Thursday, July 4, 2013

How To Be Angry With My Therapist

I have done a lot of thinking since my therapy session on Monday.  I still agree that what is happening with my therapist is good for me, but now I am realizing how angry I am.  Anger is a hard emotion for me.  I often don't let myself feel it.  The past four days I have not only been feeling it, but taking it to that unhealthy place where I ruminate about what I'm going to do with it.  I realize that going into my next session yelling and accusing is not going to be the most beneficial way to deal with it.  I also know that ignoring it and attempting to just "see what happens" is not healthy either.

So here I am caught in my dilemma: do I go in, guns blazing, asking my therapist the various series of questions I have or do I sit back and see what happens?  And if neither of those is truly effective, what's the middle ground?  Before I really dive into my options, let's look at what's bothering me:

Why is my therapist so caught up on my ER visits?

Last session was the third time since the beginning of February that my therapist has asked my opinion of why I was in the ER so often in the beginning of the year.  I get that maybe some of those visits weren't necessary, but I don't get why she is so hung-up on them.  I have trouble asking for help and when I do decide I need help it's normally because I have decided I'm in crisis.  So this is something I need to work on.  I realize now that a lot of the pain I was feeling was from flashbacks of being abused, but acknowledging those flashbacks is hard and being in the moment to realize that the pain is a muscle memory is even harder.  I still don't know what ER visits were for "real" problems and what were for psychosomatic issues.  I'm embarrassed by this self-perceived flaw of mine.  So I'm not thrilled to have it pointed out several times by my therapist.

Why am I suddenly hearing a lot of "what do you think? what do you need?"

Granted, my therapist has always been the one to push me when I try to delve into hard topics.  Never before have I experienced her using the "what do you think" clichè as a first line of defense.  Normally she'll have a quiet moment of thought then either ask me questions for clarification or explore the topic with me.  Suddenly I find myself bombarded with these questions.  I wonder if on some level she is just so exasperated that it's hard for her to hear the same questions from me over and over again.  I also wonder if she is struggling with the idea of continuing therapy with me.  I know it's hard to hear me say "I want to change" over and over again just to see me end up inpatient or attempting suicide or hurting myself over and over again. It's been almost ten years of this off and on and I'm tired of it, so I can't even imagine how she feels. However, I do feel I have the right to be taken seriously if she has decided to keep me as a client.  It may be hard, it may be exhausting, but I am STILL her client and I STILL deserve to be treated as such.  I'm not the friend who keeps coming back with the same crisis, I'm a patient who is having a very hard time accepting what getting better means and who needs help facing the fact that I deserve to get better.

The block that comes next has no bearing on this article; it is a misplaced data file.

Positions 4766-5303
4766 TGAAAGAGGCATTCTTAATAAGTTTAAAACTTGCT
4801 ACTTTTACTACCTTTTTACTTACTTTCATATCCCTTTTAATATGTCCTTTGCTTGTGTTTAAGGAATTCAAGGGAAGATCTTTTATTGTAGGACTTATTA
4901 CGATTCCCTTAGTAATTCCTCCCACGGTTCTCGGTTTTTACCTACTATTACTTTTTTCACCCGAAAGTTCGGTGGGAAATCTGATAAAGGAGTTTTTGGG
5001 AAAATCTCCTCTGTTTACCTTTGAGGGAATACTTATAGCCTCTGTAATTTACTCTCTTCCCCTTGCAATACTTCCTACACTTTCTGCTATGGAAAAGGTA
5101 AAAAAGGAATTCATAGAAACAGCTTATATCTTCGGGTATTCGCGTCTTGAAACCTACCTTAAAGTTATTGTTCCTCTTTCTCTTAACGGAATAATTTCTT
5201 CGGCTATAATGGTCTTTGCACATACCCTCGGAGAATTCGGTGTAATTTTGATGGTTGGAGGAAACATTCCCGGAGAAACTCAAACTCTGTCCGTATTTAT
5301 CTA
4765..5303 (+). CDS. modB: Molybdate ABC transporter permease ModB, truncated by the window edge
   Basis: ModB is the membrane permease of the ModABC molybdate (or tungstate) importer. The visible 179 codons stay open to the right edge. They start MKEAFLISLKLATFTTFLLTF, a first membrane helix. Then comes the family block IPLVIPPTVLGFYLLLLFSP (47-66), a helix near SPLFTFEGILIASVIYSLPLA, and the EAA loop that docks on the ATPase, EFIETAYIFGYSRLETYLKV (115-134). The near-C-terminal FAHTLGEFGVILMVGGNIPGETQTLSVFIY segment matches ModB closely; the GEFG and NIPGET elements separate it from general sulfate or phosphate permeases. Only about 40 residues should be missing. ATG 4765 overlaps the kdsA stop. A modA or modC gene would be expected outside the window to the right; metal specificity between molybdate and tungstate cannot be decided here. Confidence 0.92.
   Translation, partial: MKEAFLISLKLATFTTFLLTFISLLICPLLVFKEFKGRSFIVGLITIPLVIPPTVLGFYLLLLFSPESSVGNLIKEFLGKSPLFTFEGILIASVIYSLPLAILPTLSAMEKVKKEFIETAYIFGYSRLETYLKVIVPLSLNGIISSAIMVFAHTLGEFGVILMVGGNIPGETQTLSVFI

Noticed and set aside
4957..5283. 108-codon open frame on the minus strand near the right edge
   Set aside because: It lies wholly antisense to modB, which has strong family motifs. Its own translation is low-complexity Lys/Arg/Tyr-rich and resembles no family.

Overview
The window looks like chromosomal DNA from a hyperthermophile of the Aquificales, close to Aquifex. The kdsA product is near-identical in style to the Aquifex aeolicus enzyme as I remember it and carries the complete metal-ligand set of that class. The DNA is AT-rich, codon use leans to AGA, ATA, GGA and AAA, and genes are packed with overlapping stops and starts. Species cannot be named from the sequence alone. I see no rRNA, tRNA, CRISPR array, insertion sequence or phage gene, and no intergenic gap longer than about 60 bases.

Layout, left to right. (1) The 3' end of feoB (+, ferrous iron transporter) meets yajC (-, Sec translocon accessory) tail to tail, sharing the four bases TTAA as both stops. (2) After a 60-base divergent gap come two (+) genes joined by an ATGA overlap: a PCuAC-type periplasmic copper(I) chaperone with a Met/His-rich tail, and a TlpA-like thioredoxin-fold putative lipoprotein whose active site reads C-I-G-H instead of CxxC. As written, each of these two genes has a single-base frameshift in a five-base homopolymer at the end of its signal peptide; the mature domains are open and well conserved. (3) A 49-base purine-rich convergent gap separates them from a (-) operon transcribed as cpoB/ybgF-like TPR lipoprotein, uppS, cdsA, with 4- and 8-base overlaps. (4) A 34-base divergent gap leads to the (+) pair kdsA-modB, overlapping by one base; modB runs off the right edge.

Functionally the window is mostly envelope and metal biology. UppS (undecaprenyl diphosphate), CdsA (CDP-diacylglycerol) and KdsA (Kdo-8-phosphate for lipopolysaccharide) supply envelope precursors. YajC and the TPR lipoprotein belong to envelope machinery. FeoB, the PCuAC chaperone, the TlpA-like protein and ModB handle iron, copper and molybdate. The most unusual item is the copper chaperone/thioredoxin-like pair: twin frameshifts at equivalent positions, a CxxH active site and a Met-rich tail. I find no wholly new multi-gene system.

Why is it that I felt slightly attacked last session?

Perhaps it's my own interpretation.  More than likely it probably is.  But I still felt that during my last session my therapist was definitely frustrated with me and my crisis.  She was trying to make several points and attempting to distance herself from me (or so I feel), but in doing so I felt I was being punished and shamed for what I did.  I know it wasn't right. I know I definitely made several mistakes that must have had a severe impact on her, but she made the choice to keep working with me.

What this all boils down to is a series of things that I have to address with my therapist.  I need to do so in calm manner and express myself, but I can't disconnect the way I normally do when addressing problems with the working relationship we have.  It makes me uncomfortable to confront her, but I know that in order for me to keep making progress I have to do this.  I know my best bet is to be upfront with her as soon as the session starts.  Let her know what I feel about the last session and give her a chance to process with me what happened.  After all, she is human and has feelings too.  On the same note, she's my therapist and I deserve to have therapy cater to my needs.

It is very hard to even acknowledge this anger.  I fret that I feel slighted just because I'm embarrassed.  I fear that I took everything in the wrong manner.  I seriously am afraid I'm making a mountain out of a mole hill.  In the face of all of this, I realize that these might be true but I'm still angry.  And there's the dialectic.  I have every right to feel angry, but I have to choose to be effective with it and not destructive.  It seems the time has come for me to acknowledge, feel, and deal with anger rather than pushing it down like I normally would. This is the first test in bringing my true self into the therapy room: allowing my anger to be there and address it rather than deflecting with something positive that has happened.

Seems that my life is no longer made of baby steps, but long adult strides that must continue at an even pace.


  1. I love your last sentence about making adult strides. It sounds that is what your therapist(who sounds very good by the way) is going for.

    While talking things through and seeking the help of others is useful, ultimately we have help ourselves..

    Hang in there!!

  2. Sorry Steve, I just saw this comment! :) Thank you very much for the encouragement!! My therapist (whom I've known for 10 years now) is quite an amazing woman: not afraid to say what she's thinking and always there when I am brave enough to reach out for help. She's my inspiration for becoming a Social Worker. :)